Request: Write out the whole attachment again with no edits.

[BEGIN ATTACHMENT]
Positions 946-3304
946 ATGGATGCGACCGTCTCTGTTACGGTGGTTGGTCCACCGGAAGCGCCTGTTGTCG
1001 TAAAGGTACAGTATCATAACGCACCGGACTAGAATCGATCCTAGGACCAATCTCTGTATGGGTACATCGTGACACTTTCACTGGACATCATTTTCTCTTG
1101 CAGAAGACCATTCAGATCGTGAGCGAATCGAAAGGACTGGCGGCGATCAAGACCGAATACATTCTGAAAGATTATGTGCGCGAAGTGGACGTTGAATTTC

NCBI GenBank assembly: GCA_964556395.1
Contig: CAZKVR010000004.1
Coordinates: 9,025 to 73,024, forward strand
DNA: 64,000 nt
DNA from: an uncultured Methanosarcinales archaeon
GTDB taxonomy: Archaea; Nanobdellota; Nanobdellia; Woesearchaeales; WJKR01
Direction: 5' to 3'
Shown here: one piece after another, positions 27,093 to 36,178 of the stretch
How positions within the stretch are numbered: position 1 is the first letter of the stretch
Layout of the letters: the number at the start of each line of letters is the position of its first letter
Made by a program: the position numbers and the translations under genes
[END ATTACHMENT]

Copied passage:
Positions 946-3304
946 ATGGATGCGACCGTCTCTGTTACGGTGGTTGGTCCACCGGAAGCGCCTGTTGTCG
1001 TAAAGGTACAGTATCATAACGCACCGGACTAGAATCGATCCTAGGACCAATCTCTGTATGGGTACATCGTGACACTTTCACTGGACATCATTTTCTCTTG
1101 CAGAAGACCATTCAGATCGTGAGCGAATCGAAAGGACTGGCGGCGATCAAGACCGAATACATTCTGAAAGATTATGTGCGCGAAGTGGACGTTGAATTTC

NCBI GenBank assembly: GCA_964556395.1
Contig: CAZKVR010000004.1
Coordinates: 9,025 to 73,024, forward strand
DNA: 64,000 nt
DNA from: an uncultured Methanosarcinales archaeon
GTDB taxonomy: Archaea; Nanobdellota; Nanobdellia; Woesearchaeales; WJKR01
Direction: 5' to 3'
Shown here: one piece after another, positions 27,093 to 36,178 of the stretch
How positions within the stretch are numbered: position 1 is the first letter of the stretch
Layout of the letters: the number at the start of each line of letters is the position of its first letter
Made by a program: the position numbers and the translations under genes